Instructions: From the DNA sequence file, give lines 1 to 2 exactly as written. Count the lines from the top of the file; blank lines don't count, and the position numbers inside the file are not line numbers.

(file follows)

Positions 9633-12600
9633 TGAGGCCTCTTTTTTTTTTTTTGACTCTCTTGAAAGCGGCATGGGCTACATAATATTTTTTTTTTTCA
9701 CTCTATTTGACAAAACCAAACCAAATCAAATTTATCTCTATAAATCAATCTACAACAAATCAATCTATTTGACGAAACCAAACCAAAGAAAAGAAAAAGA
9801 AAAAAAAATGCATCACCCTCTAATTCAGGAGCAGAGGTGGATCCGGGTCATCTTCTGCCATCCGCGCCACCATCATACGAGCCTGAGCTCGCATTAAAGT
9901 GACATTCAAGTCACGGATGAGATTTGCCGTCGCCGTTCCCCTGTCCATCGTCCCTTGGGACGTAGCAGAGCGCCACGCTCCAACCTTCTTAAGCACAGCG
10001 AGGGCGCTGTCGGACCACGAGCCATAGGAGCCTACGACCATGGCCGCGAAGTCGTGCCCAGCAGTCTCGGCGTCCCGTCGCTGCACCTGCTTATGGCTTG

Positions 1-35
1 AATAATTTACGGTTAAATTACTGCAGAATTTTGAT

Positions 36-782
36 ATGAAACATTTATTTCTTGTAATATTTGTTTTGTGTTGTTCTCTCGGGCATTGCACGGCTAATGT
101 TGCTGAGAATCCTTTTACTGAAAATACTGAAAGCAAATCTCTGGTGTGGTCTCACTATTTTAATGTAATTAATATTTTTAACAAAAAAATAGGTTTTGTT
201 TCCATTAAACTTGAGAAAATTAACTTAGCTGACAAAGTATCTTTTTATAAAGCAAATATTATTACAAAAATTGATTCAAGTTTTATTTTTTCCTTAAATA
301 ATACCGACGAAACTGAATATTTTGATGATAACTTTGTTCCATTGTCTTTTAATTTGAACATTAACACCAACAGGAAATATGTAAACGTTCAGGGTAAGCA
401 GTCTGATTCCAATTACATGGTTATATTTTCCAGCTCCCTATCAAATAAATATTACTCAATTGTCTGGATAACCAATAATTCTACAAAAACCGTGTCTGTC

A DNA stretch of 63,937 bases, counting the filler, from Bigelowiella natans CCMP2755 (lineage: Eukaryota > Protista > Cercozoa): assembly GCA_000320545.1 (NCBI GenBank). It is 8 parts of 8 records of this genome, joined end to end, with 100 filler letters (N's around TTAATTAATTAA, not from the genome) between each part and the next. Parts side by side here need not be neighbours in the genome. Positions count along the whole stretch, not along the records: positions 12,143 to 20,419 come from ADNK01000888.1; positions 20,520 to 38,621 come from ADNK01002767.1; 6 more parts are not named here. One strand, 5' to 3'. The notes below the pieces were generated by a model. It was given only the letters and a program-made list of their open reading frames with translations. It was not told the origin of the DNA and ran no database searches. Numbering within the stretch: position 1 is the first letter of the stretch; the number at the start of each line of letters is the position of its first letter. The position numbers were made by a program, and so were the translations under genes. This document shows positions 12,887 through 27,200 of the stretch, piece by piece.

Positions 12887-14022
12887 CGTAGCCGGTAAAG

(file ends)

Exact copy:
Positions 9633-12600
9633 TGAGGCCTCTTTTTTTTTTTTTGACTCTCTTGAAAGCGGCATGGGCTACATAATATTTTTTTTTTTCA